For the shareholders and potential buyers of Northern Rock, the Government is all smiles and graces. Another few billion pounds? Yes, sir, of course!
For millions of public sector workers, it is a different story. The Government is insisting not only on a limit of around 2% on pay rises - which, with inflation at 4%, means cuts in real wages - but also on locking that in with settlements lasting three years.
A first blow against that policy is possible on 31 January, when members of the PCS civil service union in the Department of Work and Pensions may strike against a three-year below-inflation deal imposed on them in November 2007.
PCS members in HMRC (Revenue and Customs) may be striking on the same day; they are currently ballotting for action on the issue of job cuts.
On Thursday 24th the Executive of the National Union of Teachers meets, and may decide to ballot teachers for strike action against their real-wage-cut settlement, announced recently and due to be imposed from September 2008.
The Government is trying to build on its victory in 2007, when, despite millions of litres of talk from union leaders about "coordinated action", it got more or less what it wanted with only piecemeal and half-hearted resistance or (from some unions) with no resistance at all.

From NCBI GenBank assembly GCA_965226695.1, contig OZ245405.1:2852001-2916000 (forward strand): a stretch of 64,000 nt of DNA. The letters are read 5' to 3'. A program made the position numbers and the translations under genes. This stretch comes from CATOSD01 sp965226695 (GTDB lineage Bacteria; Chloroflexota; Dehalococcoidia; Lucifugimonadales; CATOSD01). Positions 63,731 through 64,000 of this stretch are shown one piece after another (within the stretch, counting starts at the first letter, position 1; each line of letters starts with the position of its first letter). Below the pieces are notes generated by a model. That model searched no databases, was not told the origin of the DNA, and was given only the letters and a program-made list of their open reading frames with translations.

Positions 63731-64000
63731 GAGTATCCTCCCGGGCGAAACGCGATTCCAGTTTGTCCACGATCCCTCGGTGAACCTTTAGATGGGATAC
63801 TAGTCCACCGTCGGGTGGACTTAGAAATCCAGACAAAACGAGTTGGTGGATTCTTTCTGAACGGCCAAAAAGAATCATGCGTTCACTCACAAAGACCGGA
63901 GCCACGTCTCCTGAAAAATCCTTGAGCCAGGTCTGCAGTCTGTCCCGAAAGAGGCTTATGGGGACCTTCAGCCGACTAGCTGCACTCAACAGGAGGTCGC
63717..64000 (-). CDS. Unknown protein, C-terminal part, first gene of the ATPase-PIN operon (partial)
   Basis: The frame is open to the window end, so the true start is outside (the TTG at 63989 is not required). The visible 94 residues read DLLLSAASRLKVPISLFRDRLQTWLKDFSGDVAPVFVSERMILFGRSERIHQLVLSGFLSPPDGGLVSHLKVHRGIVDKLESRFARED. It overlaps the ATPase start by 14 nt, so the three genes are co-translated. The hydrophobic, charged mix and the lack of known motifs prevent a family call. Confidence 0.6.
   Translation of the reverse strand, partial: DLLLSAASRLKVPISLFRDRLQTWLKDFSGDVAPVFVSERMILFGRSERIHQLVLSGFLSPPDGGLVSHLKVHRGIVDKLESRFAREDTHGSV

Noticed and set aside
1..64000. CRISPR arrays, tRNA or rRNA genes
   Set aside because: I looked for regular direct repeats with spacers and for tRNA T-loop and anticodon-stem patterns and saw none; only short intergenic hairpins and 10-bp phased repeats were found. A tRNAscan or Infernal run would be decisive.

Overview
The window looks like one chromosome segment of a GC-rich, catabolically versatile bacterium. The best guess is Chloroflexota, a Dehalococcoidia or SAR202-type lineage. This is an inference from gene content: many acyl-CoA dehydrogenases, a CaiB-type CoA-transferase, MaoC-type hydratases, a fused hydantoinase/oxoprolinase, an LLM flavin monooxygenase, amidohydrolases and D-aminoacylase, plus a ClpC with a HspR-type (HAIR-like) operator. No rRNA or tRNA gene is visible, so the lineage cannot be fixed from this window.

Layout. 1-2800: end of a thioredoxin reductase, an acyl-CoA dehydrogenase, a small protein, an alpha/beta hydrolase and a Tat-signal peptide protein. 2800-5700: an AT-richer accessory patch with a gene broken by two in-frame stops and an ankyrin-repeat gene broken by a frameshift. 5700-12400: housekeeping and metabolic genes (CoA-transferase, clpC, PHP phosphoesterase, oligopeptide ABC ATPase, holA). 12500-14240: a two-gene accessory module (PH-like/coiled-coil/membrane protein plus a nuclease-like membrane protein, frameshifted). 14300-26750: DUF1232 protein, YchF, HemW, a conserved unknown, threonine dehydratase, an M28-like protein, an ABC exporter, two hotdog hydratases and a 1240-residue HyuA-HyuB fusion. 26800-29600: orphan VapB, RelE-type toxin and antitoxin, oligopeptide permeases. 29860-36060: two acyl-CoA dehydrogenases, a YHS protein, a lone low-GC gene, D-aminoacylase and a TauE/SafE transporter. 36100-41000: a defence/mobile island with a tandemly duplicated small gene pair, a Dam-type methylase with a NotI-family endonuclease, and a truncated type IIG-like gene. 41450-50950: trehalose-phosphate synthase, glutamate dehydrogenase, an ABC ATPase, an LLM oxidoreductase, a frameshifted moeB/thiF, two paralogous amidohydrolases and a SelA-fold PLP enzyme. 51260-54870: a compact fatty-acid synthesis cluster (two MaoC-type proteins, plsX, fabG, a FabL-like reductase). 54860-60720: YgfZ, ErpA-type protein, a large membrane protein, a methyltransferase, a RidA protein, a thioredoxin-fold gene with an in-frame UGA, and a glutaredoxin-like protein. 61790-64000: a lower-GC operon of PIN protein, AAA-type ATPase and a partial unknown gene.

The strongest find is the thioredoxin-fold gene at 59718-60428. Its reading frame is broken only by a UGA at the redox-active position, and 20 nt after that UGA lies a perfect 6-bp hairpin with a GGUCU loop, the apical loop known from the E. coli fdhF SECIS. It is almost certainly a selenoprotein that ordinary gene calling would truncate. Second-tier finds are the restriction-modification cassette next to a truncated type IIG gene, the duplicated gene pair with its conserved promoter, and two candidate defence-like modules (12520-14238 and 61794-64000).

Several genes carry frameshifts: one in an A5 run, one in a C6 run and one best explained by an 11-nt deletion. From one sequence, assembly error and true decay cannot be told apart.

Public sector unions should:
* Mobilise to resist, and build solidarity around the sections that take action, rather than using "coordination" as an excuse to postpone action into an ideal future;
* Demand pay agreements guaranteeing that wages beat inflation;
* Fight for a minimum wage of at least £8 an hour in the public sector, including for "contracted-out" workers; organise the unorganised;
* Insist on the right to negotiate wages freely (instead of having settlements imposed by the Government, as with teachers and health workers) and refuse multi-year deals;
* Aim for common settlement dates and "levelling-up" across the public sector.
A DWP union activist writes: "We are now heading for a one day strike on 31 January. At the time of writing we don't know whether the strike will go ahead.
This is because the union executive in the Department (dominated by the Socialist Party) is desperately signalling to management that it does not want to go ahead with the action.
It asked that the Department agree to go with the union to ACAS, and in return they will call the strike off. That did not work, so now the union leadership has written to the DWP Secretary of State, Peter Hain, asking for the ACAS meeting.
DWP might agree to meet PCS. If so the strike will not take place. Or DWP bosses may calculate the current SP tactic of one or two day strikes separated by a month or months of no action will not hurt them enough that it worth even going through the formalities of a meeting in order to head it off.
Either way the current tactics are highly unlikely to win rate of inflation pay awards for 2007 and in the coming years. Gordon Brown has set his stall out. To break his three-year wage-cut policy requires different tactics,. including selective action in areas with economic clout and more effective overtime bans (many parts of the DWP are run on overtime)".